Scott Ohman won last week’s election for Waterboro road commissioner, but he’s not happy.

Neither is his opponent, Douglas Foglio, who suffered a narrow defeat.

Then there are the selectmen, other town officials and the incumbent road commissioner, Fred Fay, who was hoping to retire. They’re all less than thrilled with the outcome.

The reason? It turns out that Fay’s three-year term doesn’t expire until next year. That forced the town to invalidate the election to replace him.

“We kind of struck out on this one,” said Dennis Abbott, chairman of the selectmen. “We have a lot of egg on our face.”

No one in town has been able to explain how the error occurred, but at some point in late winter, the town clerk’s office put out nominating papers for road commissioner, even though Fay was elected to a three-year term in 2008.

Ohman, who is Fay’s stepson and runs a septic business with him, took out papers, as did Foglio, who is an excavator. Both have done work for the road commissioner.

Fay apparently was unaware that his term wasn’t ending. He couldn’t be reached for comment Tuesday.

The road commissioner can be pretty influential in a small town — with responsibility for making sure potholes get filled, roadside ditches are dug, brush is cut back and other repairs are made.

When voters went to the polls June 8, Ohman apparently won, 744-732. A recount was scheduled for Tuesday — until the selectmen discovered the error late last week and threw out the election.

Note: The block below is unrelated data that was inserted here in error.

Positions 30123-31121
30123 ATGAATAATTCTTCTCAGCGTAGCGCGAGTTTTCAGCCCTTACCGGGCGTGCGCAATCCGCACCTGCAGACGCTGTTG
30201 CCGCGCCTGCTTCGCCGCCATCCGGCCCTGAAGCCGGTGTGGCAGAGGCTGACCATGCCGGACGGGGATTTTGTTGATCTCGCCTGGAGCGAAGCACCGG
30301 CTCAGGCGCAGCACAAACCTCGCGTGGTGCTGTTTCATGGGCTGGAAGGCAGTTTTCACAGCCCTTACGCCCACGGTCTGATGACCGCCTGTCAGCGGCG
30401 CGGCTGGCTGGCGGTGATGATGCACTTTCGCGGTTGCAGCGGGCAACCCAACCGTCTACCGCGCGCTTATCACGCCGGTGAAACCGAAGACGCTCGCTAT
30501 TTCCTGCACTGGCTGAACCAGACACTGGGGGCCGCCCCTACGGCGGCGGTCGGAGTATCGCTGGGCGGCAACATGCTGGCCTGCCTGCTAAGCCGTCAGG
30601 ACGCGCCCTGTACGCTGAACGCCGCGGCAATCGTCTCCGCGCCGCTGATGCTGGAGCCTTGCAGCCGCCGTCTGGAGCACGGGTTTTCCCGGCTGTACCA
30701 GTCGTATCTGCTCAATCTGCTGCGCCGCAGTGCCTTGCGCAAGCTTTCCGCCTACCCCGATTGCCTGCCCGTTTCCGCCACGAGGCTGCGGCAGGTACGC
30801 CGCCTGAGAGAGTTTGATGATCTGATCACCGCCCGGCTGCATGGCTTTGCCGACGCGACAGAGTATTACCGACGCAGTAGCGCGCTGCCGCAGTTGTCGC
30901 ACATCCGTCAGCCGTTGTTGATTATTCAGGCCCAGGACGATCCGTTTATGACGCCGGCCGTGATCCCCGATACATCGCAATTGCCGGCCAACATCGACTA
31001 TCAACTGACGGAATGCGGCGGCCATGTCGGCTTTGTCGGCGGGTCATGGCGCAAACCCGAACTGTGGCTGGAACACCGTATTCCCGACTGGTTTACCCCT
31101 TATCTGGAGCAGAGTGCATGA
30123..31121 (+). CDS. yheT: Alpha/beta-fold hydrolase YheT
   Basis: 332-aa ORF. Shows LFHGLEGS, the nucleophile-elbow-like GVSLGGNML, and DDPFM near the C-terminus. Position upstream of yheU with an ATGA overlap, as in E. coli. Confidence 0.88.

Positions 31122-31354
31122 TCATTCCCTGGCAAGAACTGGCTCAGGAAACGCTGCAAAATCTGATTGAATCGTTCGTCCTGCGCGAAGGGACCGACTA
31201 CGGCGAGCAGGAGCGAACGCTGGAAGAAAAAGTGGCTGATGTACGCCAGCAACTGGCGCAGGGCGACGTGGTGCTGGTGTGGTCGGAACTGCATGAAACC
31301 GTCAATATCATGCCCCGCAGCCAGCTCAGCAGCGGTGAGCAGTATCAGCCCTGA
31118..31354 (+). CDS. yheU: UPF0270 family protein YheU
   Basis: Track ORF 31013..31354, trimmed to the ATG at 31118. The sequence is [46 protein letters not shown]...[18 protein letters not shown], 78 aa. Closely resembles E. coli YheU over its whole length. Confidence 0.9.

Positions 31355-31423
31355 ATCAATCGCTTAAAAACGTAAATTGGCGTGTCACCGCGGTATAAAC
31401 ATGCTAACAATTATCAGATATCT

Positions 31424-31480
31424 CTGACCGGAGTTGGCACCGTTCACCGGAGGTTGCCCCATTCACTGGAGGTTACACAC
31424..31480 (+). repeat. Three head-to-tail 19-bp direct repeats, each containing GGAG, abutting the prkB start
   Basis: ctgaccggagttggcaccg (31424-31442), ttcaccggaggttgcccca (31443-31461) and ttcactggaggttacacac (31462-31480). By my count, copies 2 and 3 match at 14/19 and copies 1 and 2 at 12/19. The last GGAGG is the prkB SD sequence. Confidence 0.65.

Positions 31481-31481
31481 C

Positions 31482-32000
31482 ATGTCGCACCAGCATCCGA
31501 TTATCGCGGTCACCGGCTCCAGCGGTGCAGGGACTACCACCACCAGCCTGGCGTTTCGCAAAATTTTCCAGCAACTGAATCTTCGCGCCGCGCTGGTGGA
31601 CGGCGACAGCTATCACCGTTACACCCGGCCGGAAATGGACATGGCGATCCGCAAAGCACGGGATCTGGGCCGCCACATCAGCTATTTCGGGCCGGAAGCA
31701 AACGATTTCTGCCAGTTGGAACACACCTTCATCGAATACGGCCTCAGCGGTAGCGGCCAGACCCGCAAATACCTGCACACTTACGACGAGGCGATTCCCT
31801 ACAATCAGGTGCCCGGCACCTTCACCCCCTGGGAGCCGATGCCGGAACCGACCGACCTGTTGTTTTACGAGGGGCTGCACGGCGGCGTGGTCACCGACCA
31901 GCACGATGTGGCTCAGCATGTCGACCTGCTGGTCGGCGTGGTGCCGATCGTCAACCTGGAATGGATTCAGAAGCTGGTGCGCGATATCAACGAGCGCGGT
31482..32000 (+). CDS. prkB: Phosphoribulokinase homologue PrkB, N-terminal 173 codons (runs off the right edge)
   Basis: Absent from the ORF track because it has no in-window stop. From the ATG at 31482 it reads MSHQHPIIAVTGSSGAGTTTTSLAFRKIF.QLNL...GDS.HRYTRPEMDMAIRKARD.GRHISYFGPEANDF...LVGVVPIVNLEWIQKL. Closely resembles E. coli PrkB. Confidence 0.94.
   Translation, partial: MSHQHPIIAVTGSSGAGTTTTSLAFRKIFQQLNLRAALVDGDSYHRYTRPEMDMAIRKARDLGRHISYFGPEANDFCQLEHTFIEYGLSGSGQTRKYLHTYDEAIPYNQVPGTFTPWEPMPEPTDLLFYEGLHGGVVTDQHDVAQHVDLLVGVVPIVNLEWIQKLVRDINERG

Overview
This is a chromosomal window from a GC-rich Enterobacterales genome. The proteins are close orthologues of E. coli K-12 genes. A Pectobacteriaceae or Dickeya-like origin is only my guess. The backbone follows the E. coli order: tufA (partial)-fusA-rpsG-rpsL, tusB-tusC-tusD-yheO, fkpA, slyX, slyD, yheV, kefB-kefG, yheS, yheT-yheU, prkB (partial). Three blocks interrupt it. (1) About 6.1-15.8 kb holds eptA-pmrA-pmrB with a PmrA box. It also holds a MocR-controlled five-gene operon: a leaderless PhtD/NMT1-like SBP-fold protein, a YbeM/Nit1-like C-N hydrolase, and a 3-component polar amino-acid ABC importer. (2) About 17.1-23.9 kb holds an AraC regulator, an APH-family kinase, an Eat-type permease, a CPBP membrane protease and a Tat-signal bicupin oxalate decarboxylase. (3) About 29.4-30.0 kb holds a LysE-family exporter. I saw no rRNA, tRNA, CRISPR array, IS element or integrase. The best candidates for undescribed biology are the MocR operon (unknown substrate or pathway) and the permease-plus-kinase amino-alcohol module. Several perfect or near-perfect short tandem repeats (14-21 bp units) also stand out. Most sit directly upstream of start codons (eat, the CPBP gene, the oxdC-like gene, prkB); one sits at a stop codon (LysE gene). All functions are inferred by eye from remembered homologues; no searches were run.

That decision was announced at Waterboro’s town meeting Saturday, along with an apology from Abbott.

Town Administrator Nancy Brandt said Tuesday that she can’t figure out what happened. Town Clerk Kerry Thorne is off this week and couldn’t be reached for comment.

Both candidates said that campaigning for the post, going through the election and the ballot-counting, then having the results thrown out left a bad taste.

“It’s probably the biggest black eye Waterboro ever had,” Ohman said.

“There’s a lot of unanswered questions,” said Foglio, who feels bad for himself, Ohman and the voters.

“They expected that their vote was going to mean something,” he said. “This has made a mockery of the election system.” Abbott said the selectmen feel bad, too, but they had to throw out the election. Even if Fay were to resign, Abbott said, the town would have to reopen the filing period and hold a special election.

Ohman said his stepfather, who’s 72, is ready to step aside, but won’t leave the part-time post before his term is up — even though he thought it already was.

Abbott said selectmen will likely offer to reimburse the candidates for their campaign expenses. Both Ohman and Foglio said they spent about $1,000 or less, mostly for advertising and signs.

“For somebody who lives week to week, like most people, that’s a lot of money,” Ohman said. “For someone like myself, to put myself through that and put my family through that, it’s very disappointing, to say the least.”

Foglio said, “It’s a complicated thing, small-town politics.”

Abbott said selectmen are expected to meet over the next few weeks to see if they can figure out what happened and make any changes that are needed to avoid a recurrence.


Staff Writer Edward D. Murphy can be contacted at 791-6465 or at: [email protected]